|US3207990 *||Aug 10, 1961||Sep 21, 1965||Standard Kollsman Ind Inc||Unilaterally-transmissive frequency-selective triode converter|
|US3372337 *||Apr 27, 1964||Mar 5, 1968||Philco Ford Corp||Image frequency attenuation circuit|
|US3571767 *||Jul 10, 1968||Mar 23, 1971||Coast Guard Usa||Electrical filter arrangement|
|US4291290 *||Aug 3, 1979||Sep 22, 1981||Alps Electric Company, Ltd.||UHF-VHF tuner having damping means to reduce interference in UHF band|
|US4361909 *||May 30, 1980||Nov 30, 1982||Rca Corporation||Pre-tuner tracking traps responsive to a tuning voltage|
|US4601062 *||Feb 28, 1985||Jul 15, 1986||Rca Corporation||Tracking image frequency trap|
|DE2909319A1 *||Mar 9, 1979||Sep 11, 1980||Blaupunkt Werke Gmbh||Tuner|
|Citing Patent||Filing date||Publication date||Applicant||Title|
|US4835608 *||May 31, 1988||May 30, 1989||Zenith Electronics Corporation||Image trap filter circuit|
|US5020146 *||Apr 17, 1989||May 28, 1991||Rca Licensing Corporation||Lossy constant bandwidth tuned circuit|
|US5054117 *||Aug 1, 1989||Oct 1, 1991||Zenith Electronics Corporation||Tunable UHF filter for switchable VHF/UHF receiver|
|US5060297 *||Apr 4, 1988||Oct 22, 1991||Ma John Y||TVRO receiver system with tracking filter for rejection of image frequencies|
|US5065453 *||Mar 20, 1989||Nov 12, 1991||General Electric Company||Electrically-tunable bandpass filter|
|US5142255 *||May 7, 1990||Aug 25, 1992||The Texas A&M University System||Planar active endfire radiating elements and coplanar waveguide filters with wide electronic tuning bandwidth|
|US5214796 *||Mar 29, 1991||May 25, 1993||Motorola, Inc.||Image separation mixer|
|US5285179 *||Aug 28, 1992||Feb 8, 1994||Thomson Consumer Electronics, Inc.||Double tuned circuit with balanced output and image trap|
|US5369793 *||Dec 12, 1991||Nov 29, 1994||Raytheon Company||RF receiver adapted to process received RF pulses and reject RF continuous wave signals|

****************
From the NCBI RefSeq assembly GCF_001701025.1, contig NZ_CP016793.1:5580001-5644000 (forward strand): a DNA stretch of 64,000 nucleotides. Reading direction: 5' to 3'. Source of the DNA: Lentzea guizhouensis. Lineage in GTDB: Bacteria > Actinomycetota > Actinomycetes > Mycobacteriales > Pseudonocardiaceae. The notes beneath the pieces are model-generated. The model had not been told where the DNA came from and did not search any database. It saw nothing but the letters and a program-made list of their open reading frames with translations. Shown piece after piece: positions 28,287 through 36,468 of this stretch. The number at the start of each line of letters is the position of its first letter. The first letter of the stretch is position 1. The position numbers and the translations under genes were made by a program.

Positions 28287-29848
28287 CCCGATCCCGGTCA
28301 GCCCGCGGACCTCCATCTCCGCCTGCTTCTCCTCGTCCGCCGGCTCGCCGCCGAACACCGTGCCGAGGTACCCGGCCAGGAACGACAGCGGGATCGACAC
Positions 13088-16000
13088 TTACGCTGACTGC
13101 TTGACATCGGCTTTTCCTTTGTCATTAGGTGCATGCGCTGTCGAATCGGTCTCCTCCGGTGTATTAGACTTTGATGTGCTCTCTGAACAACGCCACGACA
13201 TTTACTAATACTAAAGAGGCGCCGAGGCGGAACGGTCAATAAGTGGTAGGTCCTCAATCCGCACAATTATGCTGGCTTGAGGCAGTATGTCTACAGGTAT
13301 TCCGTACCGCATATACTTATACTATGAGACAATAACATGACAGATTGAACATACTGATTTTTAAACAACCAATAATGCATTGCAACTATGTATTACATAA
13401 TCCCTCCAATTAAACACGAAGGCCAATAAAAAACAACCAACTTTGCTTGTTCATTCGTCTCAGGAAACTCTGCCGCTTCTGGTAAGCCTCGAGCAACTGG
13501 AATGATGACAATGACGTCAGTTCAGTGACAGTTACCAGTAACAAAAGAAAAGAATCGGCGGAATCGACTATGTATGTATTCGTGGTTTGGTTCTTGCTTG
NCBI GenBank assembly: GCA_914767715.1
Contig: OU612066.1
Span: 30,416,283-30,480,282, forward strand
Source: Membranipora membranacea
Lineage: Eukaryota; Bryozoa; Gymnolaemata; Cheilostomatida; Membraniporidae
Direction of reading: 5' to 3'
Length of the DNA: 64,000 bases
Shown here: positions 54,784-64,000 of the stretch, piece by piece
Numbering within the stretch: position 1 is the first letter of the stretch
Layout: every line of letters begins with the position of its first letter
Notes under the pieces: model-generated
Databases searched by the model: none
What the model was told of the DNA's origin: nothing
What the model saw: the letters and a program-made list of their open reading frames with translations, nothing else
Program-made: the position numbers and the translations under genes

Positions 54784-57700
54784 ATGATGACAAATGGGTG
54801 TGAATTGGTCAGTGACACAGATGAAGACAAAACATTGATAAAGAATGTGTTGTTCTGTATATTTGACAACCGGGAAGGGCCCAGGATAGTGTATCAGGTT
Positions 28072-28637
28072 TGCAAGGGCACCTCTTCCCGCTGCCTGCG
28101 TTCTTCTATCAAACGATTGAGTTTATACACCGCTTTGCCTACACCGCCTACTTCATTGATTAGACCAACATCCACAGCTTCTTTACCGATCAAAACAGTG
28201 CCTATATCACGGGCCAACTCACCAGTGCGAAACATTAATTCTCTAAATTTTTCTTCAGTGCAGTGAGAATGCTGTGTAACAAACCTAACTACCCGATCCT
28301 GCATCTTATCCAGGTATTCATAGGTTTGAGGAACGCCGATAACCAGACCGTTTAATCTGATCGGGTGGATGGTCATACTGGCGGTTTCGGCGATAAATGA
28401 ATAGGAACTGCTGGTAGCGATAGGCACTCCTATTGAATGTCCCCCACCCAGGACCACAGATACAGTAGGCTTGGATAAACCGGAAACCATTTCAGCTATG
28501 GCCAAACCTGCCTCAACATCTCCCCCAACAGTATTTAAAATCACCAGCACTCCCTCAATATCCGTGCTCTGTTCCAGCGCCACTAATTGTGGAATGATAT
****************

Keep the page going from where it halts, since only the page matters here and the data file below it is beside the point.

|US5410743 *||Jun 14, 1993||Apr 25, 1995||Motorola, Inc.||Active image separation mixer|
|US5428837 *||Jan 13, 1993||Jun 27, 1995||Anadigics, Inc.||Method and apparatus for reducing local oscillator leakage in integrated circuit receivers|
|US5594395 *||Sep 9, 1994||Jan 14, 1997||Lk-Products Oy||Diode tuned resonator filter|
|US5715531 *||Nov 20, 1995||Feb 3, 1998||Nextlevel Systems (Taiwan), Ltd.||Synchronous tracking filter circuit for a broadcast satellite tuner|
|US5717368 *||Nov 14, 1996||Feb 10, 1998||Lk-Products Oy||Varactor tuned helical resonator for use with duplex filter|
|US6020783 *||Jun 5, 1998||Feb 1, 2000||Signal Technology Corporation||RF notch filter having multiple notch and variable notch frequency characteristics|
|US6218885 *||May 11, 1999||Apr 17, 2001||Antec Corporation||Circuit and method for providing temperature stability in an FM quadrature detector|
|US6397051||Dec 21, 1998||May 28, 2002||At&T Corporation||Dual image-reject mixer receiver for multiple channel reception and processing|
|US6636128||Jun 7, 2001||Oct 21, 2003||The United States Of America As Represented By The Secretary Of The Navy||Frequency-tunable notch filter|
|US7548726 *||Oct 27, 2000||Jun 16, 2009||Broadcom Corporation||Adaptive radio transceiver with a bandpass filter|
|US7561865 *||Jul 14, 2009||Silicon Laboratories, Inc.||System and method for determining a resonant frequency in a communications device|
|US7680477 *||Mar 16, 2010||Texas Instruments Incorporated||Integrated radio frequency filters for multiband transceivers|
|US7773707 *||Aug 10, 2010||Motorola, Inc.||Tunable narrow band filter|
|US8073419 *||Dec 6, 2011||Industrial Technology Research Institute||Coherent tunable filter apparatus and wireless communication front-end circuit thereof|
|US8188806 *||Nov 14, 2007||May 29, 2012||Himax Technologies Limited||Tuner and transformer formed by printed circuit board thereof|
|US8385867 *||Feb 26, 2013||Silicon Laboratories Inc.||Tracking filter for a television tuner|
|US8427101||Apr 23, 2013||Nokia Corporation||Wireless energy repeater|
|US8655272||Jul 7, 2009||Feb 18, 2014||Nokia Corporation||Wireless charging coil filtering|